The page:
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Victory over Japan (V-J Day)


General of the Army Douglas MacArthur

"Today the guns are silent. A great tragedy has ended. A great victory has been won."
General of the Army Douglas MacArthur on the USS Missouri in Tokyo Bay, 2 September 1945

President Harry S. Truman

“On land and sea and in the air, American men and women have given their lives so that this day of ultimate victory might come and assure the survival of a civilized world.”
President Harry S. Truman, V-J Day Message, 1 September 1945

Overview

VICTORY OVER JAPAN (V-J) DAY - World War II

On 2 September 1945, the Empire of Japan formally surrendered to the Allies, or "United Nations," in a ceremony conducted aboard the battleship USS MISOSOURI in Tokyo Harbor. Although the Japanese government notified the Allies of its acceptance of the Potsdam Declaration Defining Terms for Japanese Surrender Accord on 15 August, the instrument of surrender documents were not signed until this date. The proceeding brought an official end to World War II.

Designated as the Supreme Commander for the Allied Powers in the Pacific (SCAP) for the occupation of Japan, General of the Army Douglas MacArthur signed the "instrument of surrender," on behalf of the United Nations, and declared, "It is my earnest hope and indeed the hope of all mankind that from this solemn occasion a better world shall emerge out of the blood and carnage of the past.” Ten more signatures were made, by representatives of the United States, China, Britain, the Soviet Union, Australia, Canada, France, the Netherlands, and New Zealand, respectively. U.S. Navy Fleet Admiral Chester W. Nimitz signed for the United States. When the 20-minute-long ceremony ended, the last true world war, and most devastating armed conflict in history, was officially declared over.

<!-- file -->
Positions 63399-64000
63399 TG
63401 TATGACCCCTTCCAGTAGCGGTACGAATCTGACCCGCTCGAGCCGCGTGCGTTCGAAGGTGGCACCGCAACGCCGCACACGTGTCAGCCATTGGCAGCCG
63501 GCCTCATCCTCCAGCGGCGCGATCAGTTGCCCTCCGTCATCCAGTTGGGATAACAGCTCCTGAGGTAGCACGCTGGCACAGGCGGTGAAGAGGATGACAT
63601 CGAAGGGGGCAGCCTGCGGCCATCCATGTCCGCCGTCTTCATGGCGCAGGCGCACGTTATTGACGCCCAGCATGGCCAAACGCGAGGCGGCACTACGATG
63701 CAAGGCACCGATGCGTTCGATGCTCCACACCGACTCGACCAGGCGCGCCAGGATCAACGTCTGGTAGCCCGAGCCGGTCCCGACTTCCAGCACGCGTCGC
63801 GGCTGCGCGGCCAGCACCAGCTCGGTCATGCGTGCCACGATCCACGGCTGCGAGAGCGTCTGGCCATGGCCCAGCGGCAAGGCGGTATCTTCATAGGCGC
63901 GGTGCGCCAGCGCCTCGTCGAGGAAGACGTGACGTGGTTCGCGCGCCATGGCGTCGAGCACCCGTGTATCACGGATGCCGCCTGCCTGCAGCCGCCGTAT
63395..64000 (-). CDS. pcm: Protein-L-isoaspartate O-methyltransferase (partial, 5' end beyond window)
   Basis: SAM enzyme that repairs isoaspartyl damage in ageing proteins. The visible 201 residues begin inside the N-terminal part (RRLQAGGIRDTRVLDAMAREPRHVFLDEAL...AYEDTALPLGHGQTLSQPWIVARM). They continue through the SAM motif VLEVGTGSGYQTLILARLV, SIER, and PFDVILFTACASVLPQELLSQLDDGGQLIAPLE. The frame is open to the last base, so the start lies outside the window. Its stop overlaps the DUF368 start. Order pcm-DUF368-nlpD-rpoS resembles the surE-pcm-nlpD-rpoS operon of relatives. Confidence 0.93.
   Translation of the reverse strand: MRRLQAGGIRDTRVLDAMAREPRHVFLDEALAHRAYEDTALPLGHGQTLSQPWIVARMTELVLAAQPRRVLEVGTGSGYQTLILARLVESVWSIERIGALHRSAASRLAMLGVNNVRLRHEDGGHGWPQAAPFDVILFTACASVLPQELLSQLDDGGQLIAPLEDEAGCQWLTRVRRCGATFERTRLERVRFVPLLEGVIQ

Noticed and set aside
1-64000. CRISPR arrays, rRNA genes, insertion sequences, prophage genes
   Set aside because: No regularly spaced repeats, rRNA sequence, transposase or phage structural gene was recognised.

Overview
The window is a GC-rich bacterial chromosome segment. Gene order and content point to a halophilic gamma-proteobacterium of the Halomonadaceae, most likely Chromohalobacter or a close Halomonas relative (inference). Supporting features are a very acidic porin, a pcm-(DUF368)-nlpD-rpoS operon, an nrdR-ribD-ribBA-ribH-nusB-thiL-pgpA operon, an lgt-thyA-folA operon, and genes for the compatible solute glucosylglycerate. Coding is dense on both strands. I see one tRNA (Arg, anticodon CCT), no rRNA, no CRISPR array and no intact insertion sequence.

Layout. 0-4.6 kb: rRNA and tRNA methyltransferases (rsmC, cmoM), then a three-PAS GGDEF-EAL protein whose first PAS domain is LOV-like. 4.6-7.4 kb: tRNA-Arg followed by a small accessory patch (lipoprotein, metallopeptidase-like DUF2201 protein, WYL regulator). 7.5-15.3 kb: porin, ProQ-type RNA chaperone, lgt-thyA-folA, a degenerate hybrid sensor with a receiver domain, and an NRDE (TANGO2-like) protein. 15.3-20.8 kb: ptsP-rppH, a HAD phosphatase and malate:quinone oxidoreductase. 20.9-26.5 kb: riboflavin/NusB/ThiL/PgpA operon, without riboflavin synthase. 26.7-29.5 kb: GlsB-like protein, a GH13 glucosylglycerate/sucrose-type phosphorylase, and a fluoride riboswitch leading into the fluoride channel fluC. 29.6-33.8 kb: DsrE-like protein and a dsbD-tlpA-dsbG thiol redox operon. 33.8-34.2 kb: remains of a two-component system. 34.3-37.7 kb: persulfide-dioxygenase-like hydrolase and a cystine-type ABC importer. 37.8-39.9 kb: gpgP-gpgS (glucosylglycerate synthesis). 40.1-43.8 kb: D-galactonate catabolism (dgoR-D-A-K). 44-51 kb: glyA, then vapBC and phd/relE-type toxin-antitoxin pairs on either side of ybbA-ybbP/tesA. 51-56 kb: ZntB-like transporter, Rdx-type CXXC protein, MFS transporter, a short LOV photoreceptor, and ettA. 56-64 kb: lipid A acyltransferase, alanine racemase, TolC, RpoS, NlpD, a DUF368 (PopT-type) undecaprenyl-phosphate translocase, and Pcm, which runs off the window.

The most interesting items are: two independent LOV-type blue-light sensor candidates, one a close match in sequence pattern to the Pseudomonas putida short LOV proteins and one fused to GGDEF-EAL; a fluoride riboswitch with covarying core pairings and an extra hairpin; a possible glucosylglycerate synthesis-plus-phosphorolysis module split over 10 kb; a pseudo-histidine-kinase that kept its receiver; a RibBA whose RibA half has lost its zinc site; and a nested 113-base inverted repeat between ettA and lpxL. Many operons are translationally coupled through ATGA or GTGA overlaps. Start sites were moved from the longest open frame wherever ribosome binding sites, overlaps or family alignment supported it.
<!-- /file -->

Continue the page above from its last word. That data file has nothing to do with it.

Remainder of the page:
• Whether they served in the Army Ground Forces, Army Air Forces or Army Service Forces, we honor and remember the 11 million American Soldiers who defended freedom and defeated fascism and tyranny 75 years ago.
  • Operations in the Asiatic-Pacific Theater demonstrated the U.S. Army’s capacity then as now to fight anywhere, anytime in the most adverse conditions to achieve victory.
  • For 75 years the U.S. Army has demonstrated that former enemies could become friends united in the pursuit of freedom for all people.

DID YOU KNOW

  • Of the 91 U.S. Army divisions during World War II, 88 were deployed to combat theaters, with 22 in the Pacific Theater.
  • U.S. Army soldiers who served in the Asiatic-Pacific Theater fought on large islands and small, as well as on the mainland of Asia.
  • The U.S. Army remained in Japan after the end of World War II, first as an occupying force, but then an ally and partner in the defense of a free Asia.

General of the Army Douglas MacArthur signs the surrender document on behalf of the Allies, or United nations, NARA

General of the Army Douglas MacArthur signs the surrender document on behalf of the Allies, or United nations, NARA

Instrument of Surrender Documents, the U.S. copy, NARA